Wednesday, October 3, 2012

Post 390: Pigs, Bourbon & Beer

Heritage Pork? Check! Bourbon? Check! Beer? Well.....

Each month, Chef Eric Brennan of Post 390 hosts a special Farm to Post dinner. This is a three-course Prix Fixe menu, offered all month, which showcases local ingredients from one specific farm, fishery or similar producer. I was invited as a media guest to a special event to check out their latest menu, a "Pig Out" showcasing the products of Brambly Farms. I did not see a menu beforehand so it was all going to be a surprise for me.

The new Brambly Farms "Farm to Post" Menu offers 3 courses for $48, or $65 with wine pairings. You get a choice for each course from 2 different selections for Appetizer, Entree and Dessert. The special event I attended was different from the usual Farm to Post menu, though some of the same dishes and items are on both menus.

This was my first time dining at Post 390 and I was impressed with its decor and ambiance. The first floor is their Tavern, which has a more casual menu and feel while the second floor is the main dining room, with an open kitchen, private dining areas, and more. The upstairs area is more elegant, a great place for a romantic date or a business dinner.

I enjoy open kitchens, which I have always said show confidence in the cooking staff.

The dinner event presented the bounty of Brambly Farms, located in Norfolk, and the owners, Ted and Sandra O'Harte, were present at the dinner. They operate a pasture raised farm and raise 5 heritage breeds of pig, including Berkshire, Large Blacks, Tamworth, Red Wattle, and Gloucestershire Old Spots (like Dalmatians with lots of spots). They have maybe 100-150 pigs on their farm, and they also raise chickens and have had other animals as well at times, though some were killed by fisher cats.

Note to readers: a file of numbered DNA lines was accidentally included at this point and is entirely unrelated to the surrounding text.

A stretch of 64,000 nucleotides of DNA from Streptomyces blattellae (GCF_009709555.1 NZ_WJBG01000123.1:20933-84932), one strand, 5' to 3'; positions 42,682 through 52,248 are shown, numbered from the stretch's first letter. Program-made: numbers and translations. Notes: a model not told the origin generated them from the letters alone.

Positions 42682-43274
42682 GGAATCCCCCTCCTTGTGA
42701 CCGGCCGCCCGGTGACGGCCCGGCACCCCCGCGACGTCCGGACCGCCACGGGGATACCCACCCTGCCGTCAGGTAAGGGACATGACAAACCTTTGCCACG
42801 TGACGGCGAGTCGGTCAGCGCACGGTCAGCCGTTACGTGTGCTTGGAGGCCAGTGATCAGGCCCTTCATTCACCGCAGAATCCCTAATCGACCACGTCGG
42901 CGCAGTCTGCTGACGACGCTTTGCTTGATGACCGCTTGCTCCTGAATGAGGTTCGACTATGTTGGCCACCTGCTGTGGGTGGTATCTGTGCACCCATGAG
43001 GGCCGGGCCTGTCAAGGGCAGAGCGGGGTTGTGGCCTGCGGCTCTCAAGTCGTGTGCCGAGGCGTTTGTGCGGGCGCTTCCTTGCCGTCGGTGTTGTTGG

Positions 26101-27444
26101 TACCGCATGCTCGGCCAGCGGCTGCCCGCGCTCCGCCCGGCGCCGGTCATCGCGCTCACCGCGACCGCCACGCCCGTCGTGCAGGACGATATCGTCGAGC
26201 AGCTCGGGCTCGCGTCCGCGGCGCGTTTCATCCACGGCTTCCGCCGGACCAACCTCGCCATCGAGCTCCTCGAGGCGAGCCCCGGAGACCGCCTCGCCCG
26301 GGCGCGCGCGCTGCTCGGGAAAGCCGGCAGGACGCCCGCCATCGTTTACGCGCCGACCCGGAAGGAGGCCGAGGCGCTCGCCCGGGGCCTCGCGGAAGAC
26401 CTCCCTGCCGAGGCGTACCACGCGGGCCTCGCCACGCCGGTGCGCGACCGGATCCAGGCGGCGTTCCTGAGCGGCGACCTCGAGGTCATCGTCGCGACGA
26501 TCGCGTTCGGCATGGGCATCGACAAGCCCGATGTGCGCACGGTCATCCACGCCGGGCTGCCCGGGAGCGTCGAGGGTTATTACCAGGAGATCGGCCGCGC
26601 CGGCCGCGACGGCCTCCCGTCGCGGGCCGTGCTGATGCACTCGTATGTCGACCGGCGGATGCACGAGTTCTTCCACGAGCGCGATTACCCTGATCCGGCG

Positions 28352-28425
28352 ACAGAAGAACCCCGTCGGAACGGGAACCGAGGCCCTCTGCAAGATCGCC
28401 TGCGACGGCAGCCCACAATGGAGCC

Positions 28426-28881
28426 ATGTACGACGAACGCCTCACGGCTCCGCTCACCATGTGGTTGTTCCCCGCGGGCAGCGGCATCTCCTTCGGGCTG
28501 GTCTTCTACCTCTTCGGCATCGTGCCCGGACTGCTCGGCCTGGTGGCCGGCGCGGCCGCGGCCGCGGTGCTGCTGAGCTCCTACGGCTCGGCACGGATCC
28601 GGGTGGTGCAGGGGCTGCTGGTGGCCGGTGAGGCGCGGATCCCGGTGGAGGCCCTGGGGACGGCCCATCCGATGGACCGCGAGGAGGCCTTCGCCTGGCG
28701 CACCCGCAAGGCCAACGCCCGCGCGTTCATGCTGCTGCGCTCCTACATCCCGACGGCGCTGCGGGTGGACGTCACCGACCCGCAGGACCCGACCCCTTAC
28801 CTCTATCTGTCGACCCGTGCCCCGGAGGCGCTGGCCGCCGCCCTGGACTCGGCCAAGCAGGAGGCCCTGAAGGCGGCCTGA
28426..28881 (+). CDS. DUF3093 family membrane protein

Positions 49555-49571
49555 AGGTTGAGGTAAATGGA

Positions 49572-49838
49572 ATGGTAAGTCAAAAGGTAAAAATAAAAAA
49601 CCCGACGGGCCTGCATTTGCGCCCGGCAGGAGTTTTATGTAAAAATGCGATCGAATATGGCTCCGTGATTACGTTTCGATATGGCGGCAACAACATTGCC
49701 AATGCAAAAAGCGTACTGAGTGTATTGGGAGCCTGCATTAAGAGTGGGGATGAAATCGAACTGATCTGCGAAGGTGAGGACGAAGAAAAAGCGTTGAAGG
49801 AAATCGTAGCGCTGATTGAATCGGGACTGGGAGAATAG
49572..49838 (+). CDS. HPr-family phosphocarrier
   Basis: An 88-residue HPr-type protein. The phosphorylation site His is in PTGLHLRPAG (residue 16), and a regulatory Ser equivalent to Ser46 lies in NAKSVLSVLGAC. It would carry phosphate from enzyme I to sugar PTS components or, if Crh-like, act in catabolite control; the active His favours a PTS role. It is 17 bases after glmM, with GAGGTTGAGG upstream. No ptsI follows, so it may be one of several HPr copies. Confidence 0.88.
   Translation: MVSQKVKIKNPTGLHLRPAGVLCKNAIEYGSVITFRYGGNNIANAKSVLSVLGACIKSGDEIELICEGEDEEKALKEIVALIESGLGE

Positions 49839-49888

Prior to the dinner, we watched a brief video about the farm, plenty of photos of the operation and animals. It is worthwhile to understand where your food comes from and knowing the pork was from a local farm is another benefit. The O'Hartes, who seemed very personable and down to earth, also answered our questions during the course of the dinner. Our meal featured the meat from Berkshire and Large Blacks pigs, as well as eggs from their chickens.

Initially, as we mingled before the dinner began, there were some passed hors d'oeuvres, including a Pate and a Lobster BLT (with a nice chunk of fried lobster). In addition, we began with a delicious cocktail, the Peach n' Pig Bacon Infused, which is made with house-smoked Bulleit Bourbon, Punt E Mes, homemade peach simple syrup, homemade bitters, and a grilled peach garnish. It was smoky with a mild sweetness and nice vanilla and peach flavors. It was a well balanced drink and I ended up drinking them throughout the meal as its flavors went well with our various pork dishes.

After that cocktail, the rest of the courses were paired with various beers, mostly local, and though I tasted all of the beers, none of them really appealed to me. The beers included: Pretty Things Jack D'Or, High & Might Purity of Essence, Jack's Abby Smoke & Dagger, Berkshire Brewing Co. Octoberfest and North Coast Old Rasputin. The beer lovers at the table all seemed to enjoy the pairings and I do give them credit for using mostly local brews.